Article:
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Study Aid 6: Early Christian and Byzantine Architecture

The increasingly unstable Roman Empire underwent many changes from 286 to 500 AD. One of the most dramatic developments was the legalization of Christianity by Constantine in 313 AD, initiating the Early Christian period of architecture. Before this liberization, Christian worship was usually practiced discretely in "house churches," e.g. House Church in Dura Europas, present-day Syria, c.231 AD; or more rarely in catacombs (which began to be tunneled outside the walls of Rome, c. 200 AD). Constantine commissioned the building of the "Old" St. Peter's in Rome (c.324-, AD), which used the Roman basilican plan, that would be employed later by innumerable churches in Western Europe. Centrally-planned Christian buildings were also created, usually batisteries or chapels built over the burial sites of martyrs (called martyria) or other important figures, e.g. Santa Costanza, Rome, c. 350 AD; S. Stefano Rotondo, Rome, c. 468-483 AD. Begun under Constantine's patronage, the church of the Holy Sepulcher (the Anastasis) in Jerusalem accommodated pilgrims with a large domical building erected over the supposed site of Christ's burial and resurrection, and an attached basilica to facilitate worship services. The great church of Saint Simeon Stylites (aka Qalaat Simann, c. 450-490, in present-day Syria) featured a plan that placed four great basilicas around a central martyrium.

Constantine also moved the capital of the empire to Constantinople ( Turkey). Eventually, the Roman Empire was split into two halves. The Western empire collapsed (at least politically) by 476 AD, while the Eastern half, centered in Constantinople, continued until 1453. This latter empire is now generally known as the Byzantine empire. The most important building of the early Byzantine Empire (and one of the greatest buildings ever created) was the church of Hagia Sophia in Constantinople commissioned by the emperor Justinian between 532-537 AD. Designed by Isodorus and Anthemius, the church's pendentive dome was replaced after 558 following an earthquake. Light-filled and expansive, the actual structure of the church was concealed underneath shimmering mosaics. Justinian also completed the centralized chapel of San Vitale in Ravenna, Italy in 547 AD. The Byzantine quincunx plan (square plan with 5 domes) was also very influential and copied by Orthodox and even some non-orthodox churches (e.g. San Marco, Venice, begun in 1063) for over 1000 years. Although some historians see later Orthodox church architecture in the Balkans and Turkey as repetitive, some designers took Byzantine ideas and expressed them with a fresh sophistication, e.g. the church of the Dormition at Daphni, Greece, 1080-; the monastery church at Grancanica, Kosovo, 1318-.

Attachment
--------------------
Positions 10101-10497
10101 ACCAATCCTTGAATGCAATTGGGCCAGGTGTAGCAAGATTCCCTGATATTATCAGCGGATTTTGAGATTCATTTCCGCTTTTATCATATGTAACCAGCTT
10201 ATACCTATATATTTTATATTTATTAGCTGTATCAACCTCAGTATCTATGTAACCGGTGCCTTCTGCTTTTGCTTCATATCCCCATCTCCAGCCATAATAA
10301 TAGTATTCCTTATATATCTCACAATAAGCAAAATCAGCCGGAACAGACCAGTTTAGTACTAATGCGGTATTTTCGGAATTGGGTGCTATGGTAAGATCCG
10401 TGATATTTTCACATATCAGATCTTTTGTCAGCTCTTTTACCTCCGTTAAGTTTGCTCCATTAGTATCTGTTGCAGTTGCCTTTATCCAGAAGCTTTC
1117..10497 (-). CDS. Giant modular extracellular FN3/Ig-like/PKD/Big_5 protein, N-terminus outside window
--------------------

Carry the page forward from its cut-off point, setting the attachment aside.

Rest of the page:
Russia fell into the Orthodox orbit in 988 AD when King Vladimir of Kiev accepted Christianity. Architecture in the next five centuries generally followed Byzantine models (especially the quincunx plan). In the 16th century, Russian architecture evolved in remarkable ways that display a native creativity distinct from its Byzantine roots. The old Byzantine, central-domed church space was transformed into a great tower or cone (the "tent-type" or shatior church), e.g. Curch of the Ascension, 1529-, Kolomenskoe, near Moscow, Czar Vasilii III patron. Not long after, Czar Ivan the Terrible commissioned a church that combined the tent form with the traditional multiple domes. One of the most exuberant and dynamic buildings ever created, St. Basil's Cathedral (aka Church of the Intercession on the Moat) is actually eight, domed churches surrounding the central "tent" church. Built in Red Square in Moscow (1555-1561 Barma and Postnik lakovlev architects) its beautifully patterned, bulbous onion domes ("lukovitsa") were erected in 1586 after a fire destroyed the originals. Traditional wooden architecture and the Russian appreciation for pyamidical ensembles of domes were combined to create the astonishing Church of the Transfiguration, 1741, Kizhi, Lake Onega, Peter the Great patron.


House Church in Dura Europas

Date: 231AD
Location: Syria
Architect: Unknown

Europas1

Birds-Eye Cut-Away View

Europas2

Reconstructed Baptistry


Old St. Peter's

Date: 323-326AD
Location: Rome
Architect: Unknown
Patron: Emperor Constantine

OldPeters1

Reconstruction - Birds-Eye View

OldPeters2

Interior View - Before Demolition


Santa Costanza

Date: ca. 350
Location: Rome, Italy

Plan

Section

Exterior View

Interior View


Hagia Sofia

Date: 532-537AD
Location: Istanbul (Constantinople), Turkey
Architects: Isodorus & Anthemius
Patron: Emperor Justinian

Hagia1

Aerial View

Hagia2

Section

Hagia3

Section

Hagia4

Reconstruction - Birds-Eye Views

Top Image - The Original Dome
Bottom Image - The New Dome

Hagia5

Interior

Hagia6

Interior

Hagia7

Christ Mosaic